Pirates. Marshall was humbled on national television this week by Miami of
Ohio but the Thundering Herd has five straight bowl wins, which is the most
of any program in Division I-A.
Central Florida has some baggage with its current flock of personnel
problems and the Knights have jettisoned Coach Mike Kruczek as a result.
Expansion is about institutions and not personalities or immediate
performance, according to ECU advocate Roy Kramer, and had the Big East
placed more emphasis on factors other than geography then it might not have
bypassed ECU in favor of South Florida.
Based on South Floridaís fan support last Saturday, the Bulls arenít viewed
as a future asset which will help fill football stadiums. The Bulls are in
Florida, period. They lag behind the Pirates in budget, attendance,
tradition and travel distance in regard to the Big East. But thereís no
disputing that they are in Florida, west central Florida to be exact.
ECUís goal was membership in a BCS conference and that hasnít happened for
There are rumors that Vanderbiltís athletics reorganization might result in
the Commodores leaving the SEC. This has been little more than radio talk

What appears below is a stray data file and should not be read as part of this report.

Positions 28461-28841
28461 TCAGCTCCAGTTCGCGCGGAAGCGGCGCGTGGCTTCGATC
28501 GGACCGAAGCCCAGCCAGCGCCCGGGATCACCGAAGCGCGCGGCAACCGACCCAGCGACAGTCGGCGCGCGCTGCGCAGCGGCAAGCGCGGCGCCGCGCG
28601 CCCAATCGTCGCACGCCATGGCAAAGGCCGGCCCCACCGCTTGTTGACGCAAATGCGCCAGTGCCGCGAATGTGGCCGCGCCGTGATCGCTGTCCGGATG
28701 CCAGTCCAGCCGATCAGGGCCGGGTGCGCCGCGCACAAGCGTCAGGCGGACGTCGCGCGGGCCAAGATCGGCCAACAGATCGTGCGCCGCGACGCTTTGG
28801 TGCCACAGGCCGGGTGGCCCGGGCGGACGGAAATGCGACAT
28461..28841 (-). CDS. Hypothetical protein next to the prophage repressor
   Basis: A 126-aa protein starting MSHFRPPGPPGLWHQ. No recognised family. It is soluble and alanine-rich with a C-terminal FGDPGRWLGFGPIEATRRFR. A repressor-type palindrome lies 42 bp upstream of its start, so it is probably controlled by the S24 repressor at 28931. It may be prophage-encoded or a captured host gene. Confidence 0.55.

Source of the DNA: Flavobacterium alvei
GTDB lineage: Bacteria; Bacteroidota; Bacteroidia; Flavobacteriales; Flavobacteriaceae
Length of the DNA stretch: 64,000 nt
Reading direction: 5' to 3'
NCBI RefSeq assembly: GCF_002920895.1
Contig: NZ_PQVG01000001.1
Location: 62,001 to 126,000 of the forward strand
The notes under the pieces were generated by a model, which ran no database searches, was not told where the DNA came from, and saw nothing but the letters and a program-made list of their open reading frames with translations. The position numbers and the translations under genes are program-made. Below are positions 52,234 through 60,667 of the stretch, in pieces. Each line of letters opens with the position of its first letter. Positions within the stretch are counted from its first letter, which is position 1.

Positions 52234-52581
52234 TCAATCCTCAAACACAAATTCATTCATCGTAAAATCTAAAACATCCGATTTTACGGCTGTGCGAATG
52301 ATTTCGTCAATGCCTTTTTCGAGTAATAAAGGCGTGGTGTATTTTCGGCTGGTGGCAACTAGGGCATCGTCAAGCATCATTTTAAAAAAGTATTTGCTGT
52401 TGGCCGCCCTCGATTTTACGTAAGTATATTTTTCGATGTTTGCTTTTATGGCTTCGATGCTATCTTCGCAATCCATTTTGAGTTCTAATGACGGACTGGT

show fodder but the speculation about a vacancy in the SEC has included
ECUís mention as a possible replacement.
The more likely scenario for this unsubstantiated possibility is that the
SEC would take West Virginia and open up another spot in the Big East.
One key as to how well ECU is positioned for the future is what happens to
the BCS after its present contractual limits expire after the 2005 season.
If the postseason structure of college football becomes more inclusive, then
C-USA and the Pirates should benefit.
Ironically, if the status of the Big East is
diminished because of the loss of its football powers, then the object of
ECUís interest in the Big East would be negated.
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02/23/2007 12:41:20 AM